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Epigastric Pain and Pleural Effusion in a 12-Year-Old

Beverstock, Andrew; Griesman, Dana; Coren, Charles; Leavens-Maurer, Jill; Noyola, Estela
PMID: 36475387
ISSN: 1938-2707
CID: 5383052

Utilization of Family as Faculty: A Patient Directed Simulation Education to Improve Patient and Family Communication during Patient-Family Centered Rounds (PFCR)

Asuncion, Arsenia M; Quintos-Alagheband, Maria Lyn; Leavens-Maurer, Jill; Akerman, Meredith; Janicke, Patricia; Cavanaugh, Sean
Introduction/UNASSIGNED:Patient-family-centered care (PFCC) is based on the understanding that the family is the child's source of strength and support. Effective communication between families and providers is an essential component of PFCC. Our interprofessional team designed an initiative to improve medical providers' communication in partnership with the Patient and Family Advisory Council (PFAC). Strategies included the creation of a competency rubric and simulation curriculum using the family as faculty. The SMART aim was to improve the percentage of respondents who answered "Always" to doctor communication domains from 72% to 75.6% in Hospital Consumer Assessment of Healthcare Providers and Systems (HCAHPS) by December 2020. Methods/UNASSIGNED:Pediatric residents, medical students, faculty, nurses, and PFAC members formed a Quality Improvement (QI) team to address PFCR competency. The team created a PFCC checklist to address competency. PFAC volunteers served as standardized parents in an in situ simulation of PFCR scenarios involving interprofessional in-patient teams. Evaluators observed rounds for the pre and postintervention assessment using the checklist. The outcome measure was the percentage of respondents who answered "Always" in the HCAPHS domain for physician communication. The process measure was the PFCR pre and postintervention, using Fisher's exact test for analysis. Results/UNASSIGNED:Using a statistical process chart (SPC), HCAHPS data from 2018 to 2020 showed that we exceeded our aim of >5% increase in the physician communication performance. Pre-post intervention data showed improvement in PFCR competency. Conclusion/UNASSIGNED:Family as faculty simulation led to improved physician communication, translating to improved performance in the HCAHPS score and PFCR competency communication domains.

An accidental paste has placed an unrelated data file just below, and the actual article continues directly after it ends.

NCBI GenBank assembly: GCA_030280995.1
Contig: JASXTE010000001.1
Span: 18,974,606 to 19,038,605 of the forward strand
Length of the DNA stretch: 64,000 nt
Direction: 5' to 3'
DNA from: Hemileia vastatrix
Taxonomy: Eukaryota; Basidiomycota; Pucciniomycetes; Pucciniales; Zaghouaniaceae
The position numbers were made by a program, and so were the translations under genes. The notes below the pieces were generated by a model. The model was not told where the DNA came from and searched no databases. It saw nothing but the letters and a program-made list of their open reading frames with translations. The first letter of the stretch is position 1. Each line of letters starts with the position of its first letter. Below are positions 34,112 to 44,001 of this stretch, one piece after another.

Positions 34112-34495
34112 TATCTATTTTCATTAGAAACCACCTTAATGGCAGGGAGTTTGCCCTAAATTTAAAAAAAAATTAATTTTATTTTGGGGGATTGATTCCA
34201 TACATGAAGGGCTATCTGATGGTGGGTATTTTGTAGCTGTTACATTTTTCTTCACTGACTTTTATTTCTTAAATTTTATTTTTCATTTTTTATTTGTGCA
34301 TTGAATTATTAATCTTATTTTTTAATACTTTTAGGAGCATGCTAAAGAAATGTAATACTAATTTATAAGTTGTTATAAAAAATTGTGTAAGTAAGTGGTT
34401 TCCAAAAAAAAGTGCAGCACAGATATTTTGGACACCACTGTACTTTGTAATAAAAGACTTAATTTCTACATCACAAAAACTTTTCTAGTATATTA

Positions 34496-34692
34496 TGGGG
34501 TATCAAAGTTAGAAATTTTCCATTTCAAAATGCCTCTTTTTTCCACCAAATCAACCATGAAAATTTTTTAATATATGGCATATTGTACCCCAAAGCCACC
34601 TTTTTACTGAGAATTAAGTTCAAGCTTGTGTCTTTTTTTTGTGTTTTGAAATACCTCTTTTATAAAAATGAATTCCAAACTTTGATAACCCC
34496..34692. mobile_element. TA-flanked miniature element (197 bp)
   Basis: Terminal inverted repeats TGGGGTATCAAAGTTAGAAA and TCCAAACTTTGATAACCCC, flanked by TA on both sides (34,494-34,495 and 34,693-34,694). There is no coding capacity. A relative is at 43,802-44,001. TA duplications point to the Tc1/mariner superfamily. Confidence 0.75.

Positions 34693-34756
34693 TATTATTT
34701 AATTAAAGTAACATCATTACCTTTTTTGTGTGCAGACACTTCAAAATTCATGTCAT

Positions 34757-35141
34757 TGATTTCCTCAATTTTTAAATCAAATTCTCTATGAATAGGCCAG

PMID: 35720860
ISSN: 2472-0054
CID: 5281782


Picache, D; Kogan, D; Noor, A; Leavens-Maurer, J; Krilov, L; Fiorito, T; Senken, B; Akerman, M